I’m nominating this with some trepidation. There are two somewhat recent (last 20 years) European films that I find utterly fantastic, engaging and fun, and that are somewhat not that well known (I mean, they are well known for people who like European films, but I do not think they have entered the mainstream).

So I really want to talk with you guys about these films, because I think they are some of the best film can offer regarding some aspects of the media (writing and acting, specifically).

I’m going to start with the most recent one (and thus probably easier to watch). The epic love story Life of Adele (also known in English as Blue is the Warmest Color -which I think is the better title).

I watched this films three times in the theater when it came out. I almost never do this, but the movie was so powerful I just wanted to see if it changed on repeated viewings. Since I desperately want to see it again, the answer is no.

Since I really want this to get chosen, I will explain why I think it’s a great choice for everybody here :P:

1. A different kind of author film

Last month we watched an old, director-centric film that proved a little too distant in style or setting for many members of the club. I think that left a sour taste regarding “art films” (a term I don’t like but seems to describe basically non-genre, non-American dramas). I think this is a tremendous pity, because there’s a lot non-mainstream stuff that is easy and really enjoyable to watch, but you need to look at more recent films.

This movie is basically the polar opposite of Tokyo Story. Where Tokyo Story was contained and measured, this movie can better be described as lush and exuberant. Where Tokyo Story was an movie about aging and mortality, this movie is about the unrelenting whirlwind of youth and love. This is a movie everybody who has gone through their 20s can connect to.

2. A different kind of author

The movie won the Palm D’Or, perhaps the most prestigious award a film can get. the film has won so many awards, it has its own wikipedia pages of accolades.

But going back to the Palm D’Or. The jury was headed by the obscure film director Steven Spielberg, and it decided to award the price not only to the director, as it’s customary, but also to the two actresses. This is extremely unusual (the first time ever) and speaks to a special kind of authorship that went on in this film. The Jury considered the actresses as much authors as the director.

And there’s a very good reason for that. this is not regular acting. These are actresses in a state of grace. they are not reading lines (literally, since they movie has a lot of improv) they are channeling raw emotion, and the camera is capturing it. Yes, this is what I consider the best acting I’ve seen in ages. It’s so good that it changed somewhat the way I see films. This is, I believe a cornerstone film, and it si so mainly because of the actresses.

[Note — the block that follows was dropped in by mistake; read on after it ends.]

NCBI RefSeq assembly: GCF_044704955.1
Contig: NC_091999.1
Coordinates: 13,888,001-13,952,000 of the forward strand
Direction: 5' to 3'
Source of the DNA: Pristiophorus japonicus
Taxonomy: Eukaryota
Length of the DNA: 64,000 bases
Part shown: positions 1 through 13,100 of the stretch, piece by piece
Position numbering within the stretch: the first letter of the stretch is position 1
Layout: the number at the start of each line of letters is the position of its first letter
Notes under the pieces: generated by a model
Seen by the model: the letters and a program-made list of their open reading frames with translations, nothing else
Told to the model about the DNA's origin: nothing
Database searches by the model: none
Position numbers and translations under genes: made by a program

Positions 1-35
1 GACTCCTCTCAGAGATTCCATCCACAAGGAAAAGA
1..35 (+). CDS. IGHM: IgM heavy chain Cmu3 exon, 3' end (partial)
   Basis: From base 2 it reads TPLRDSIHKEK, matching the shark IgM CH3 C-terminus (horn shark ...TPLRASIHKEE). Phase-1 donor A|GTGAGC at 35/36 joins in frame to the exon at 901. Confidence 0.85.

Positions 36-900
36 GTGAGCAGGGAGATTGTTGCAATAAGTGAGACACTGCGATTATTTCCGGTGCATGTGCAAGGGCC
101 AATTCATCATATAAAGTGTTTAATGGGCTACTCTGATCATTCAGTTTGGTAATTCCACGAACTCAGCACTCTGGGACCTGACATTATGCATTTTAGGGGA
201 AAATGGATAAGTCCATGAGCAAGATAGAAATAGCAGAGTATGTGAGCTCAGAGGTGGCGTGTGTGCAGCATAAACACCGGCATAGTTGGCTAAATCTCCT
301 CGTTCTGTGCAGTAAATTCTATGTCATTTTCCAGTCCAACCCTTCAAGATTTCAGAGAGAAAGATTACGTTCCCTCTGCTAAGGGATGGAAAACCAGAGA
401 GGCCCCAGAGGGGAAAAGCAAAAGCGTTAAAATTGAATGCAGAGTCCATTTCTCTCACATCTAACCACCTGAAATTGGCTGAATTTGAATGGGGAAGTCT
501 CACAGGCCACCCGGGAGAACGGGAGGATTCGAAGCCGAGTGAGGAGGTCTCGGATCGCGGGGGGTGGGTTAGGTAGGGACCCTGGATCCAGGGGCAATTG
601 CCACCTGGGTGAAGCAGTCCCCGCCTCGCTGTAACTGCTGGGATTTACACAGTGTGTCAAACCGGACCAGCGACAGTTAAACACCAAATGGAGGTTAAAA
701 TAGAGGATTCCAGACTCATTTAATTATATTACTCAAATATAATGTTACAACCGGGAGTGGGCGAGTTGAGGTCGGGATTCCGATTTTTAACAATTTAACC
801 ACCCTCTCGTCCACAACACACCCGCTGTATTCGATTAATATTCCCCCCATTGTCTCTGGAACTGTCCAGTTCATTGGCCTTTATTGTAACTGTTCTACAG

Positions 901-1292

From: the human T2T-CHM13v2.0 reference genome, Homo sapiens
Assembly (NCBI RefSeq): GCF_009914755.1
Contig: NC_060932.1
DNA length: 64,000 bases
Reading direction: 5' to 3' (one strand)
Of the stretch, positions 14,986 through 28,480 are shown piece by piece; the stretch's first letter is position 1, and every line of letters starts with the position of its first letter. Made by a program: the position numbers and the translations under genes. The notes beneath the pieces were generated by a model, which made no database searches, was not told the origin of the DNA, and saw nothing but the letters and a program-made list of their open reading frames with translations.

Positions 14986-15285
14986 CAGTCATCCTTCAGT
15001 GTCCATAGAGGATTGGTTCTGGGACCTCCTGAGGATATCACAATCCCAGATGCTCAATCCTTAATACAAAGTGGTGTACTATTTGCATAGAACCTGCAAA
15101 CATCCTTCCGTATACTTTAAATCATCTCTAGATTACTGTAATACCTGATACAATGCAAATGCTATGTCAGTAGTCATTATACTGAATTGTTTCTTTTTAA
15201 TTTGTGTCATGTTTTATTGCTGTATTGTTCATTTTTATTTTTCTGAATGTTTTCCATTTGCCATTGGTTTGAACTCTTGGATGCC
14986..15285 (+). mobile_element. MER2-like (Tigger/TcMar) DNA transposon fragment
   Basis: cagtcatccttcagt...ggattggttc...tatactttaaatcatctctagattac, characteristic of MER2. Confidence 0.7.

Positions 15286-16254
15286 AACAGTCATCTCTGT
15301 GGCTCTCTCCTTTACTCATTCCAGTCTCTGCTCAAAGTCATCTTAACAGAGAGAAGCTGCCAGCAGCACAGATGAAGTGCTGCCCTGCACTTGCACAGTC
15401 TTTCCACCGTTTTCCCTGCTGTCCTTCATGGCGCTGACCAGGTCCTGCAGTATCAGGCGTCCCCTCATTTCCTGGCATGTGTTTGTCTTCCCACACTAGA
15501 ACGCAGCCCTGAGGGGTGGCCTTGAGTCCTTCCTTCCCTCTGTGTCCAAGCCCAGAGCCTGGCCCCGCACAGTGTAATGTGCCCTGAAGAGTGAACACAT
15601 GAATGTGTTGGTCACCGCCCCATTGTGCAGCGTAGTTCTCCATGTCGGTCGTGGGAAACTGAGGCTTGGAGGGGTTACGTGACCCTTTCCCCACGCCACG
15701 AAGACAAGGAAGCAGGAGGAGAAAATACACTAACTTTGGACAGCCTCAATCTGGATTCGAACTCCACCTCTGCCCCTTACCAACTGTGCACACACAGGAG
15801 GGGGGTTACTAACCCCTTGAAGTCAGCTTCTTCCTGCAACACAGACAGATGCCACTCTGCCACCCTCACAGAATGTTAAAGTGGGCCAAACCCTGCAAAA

That is not to say the director had no role. He certainly did, and focused on allowing and capturing such amazing performances, but more of this later.

3. Sex

Yes, Wikipedia calls it an erotic drama. I would not go that far, but this is a love story that is indeed not afraid of showing all aspects of what love entails, and it’s equally graphic in its depiction of emotional drama than it is in its depiction of sex. This is not your American drama.

So, there’s some eye-candy (more on that also later) but there’s also a really good discussion to be had on whether it goes too far or whether it is really necessary.

4. Thematic layer cake

The movie is French, and it is multilayered. Saying this is a love story is like saying War and Peace is about the Napoleonic invasion of Russia. It’s not wrong, but it is so, so much more. The movie’s brush is broad and it touches on many issues of genre, class, modernity vs. tradition, adulthood… And it does so in ways that you would not initially expect to (there’s a lot of grays to everything we see).

5. External drama

The movie also will allow for discussions on matters surrounding its making. I see, at the very least, three themes here.

First, the harsh working conditions for the crew and specially, given the #MeToo movement, for the two actresses. My feeling here (regarding the actresses, not the crew) mirror those I had when watching Whiplash, but I think it’s hard to discuss without reading all interviews with the actresses (or at least those after release) and watching the movie.

Second, the sexual nature of some scenes. I’m pretty sure few here are prudes, but we are talking about a wildly different Europe/USA standard that I think will allow for some interesting discussion and talking points. It is explicit (although not pornographic at all).

Third, and related, the problem of the male gaze of the director versus the definitely genre concerned themes of the movie. I think there’s no denying there’s plenty of male gazing here (but I’m willing to hear your opinions). The question is whether it diminishes the movie at all, or the strength and coauthorship of the actresses allows for mitigation. Of course, being as infatuated as I am with the movie, I’m fine with it (and every woman I know who has seen the movie loves it), but I do acknowledge it as a potential problem and I am really interested in reading other’s opinions (specially of our female members).

Anyway, I think it would be a great choice off the beaten path for most, a tremendous, cornerstone movie, entertaining and emotional and apt for lengthy discussion.

At least, if it doesn’t get picked, I hope I got somebody to watch it.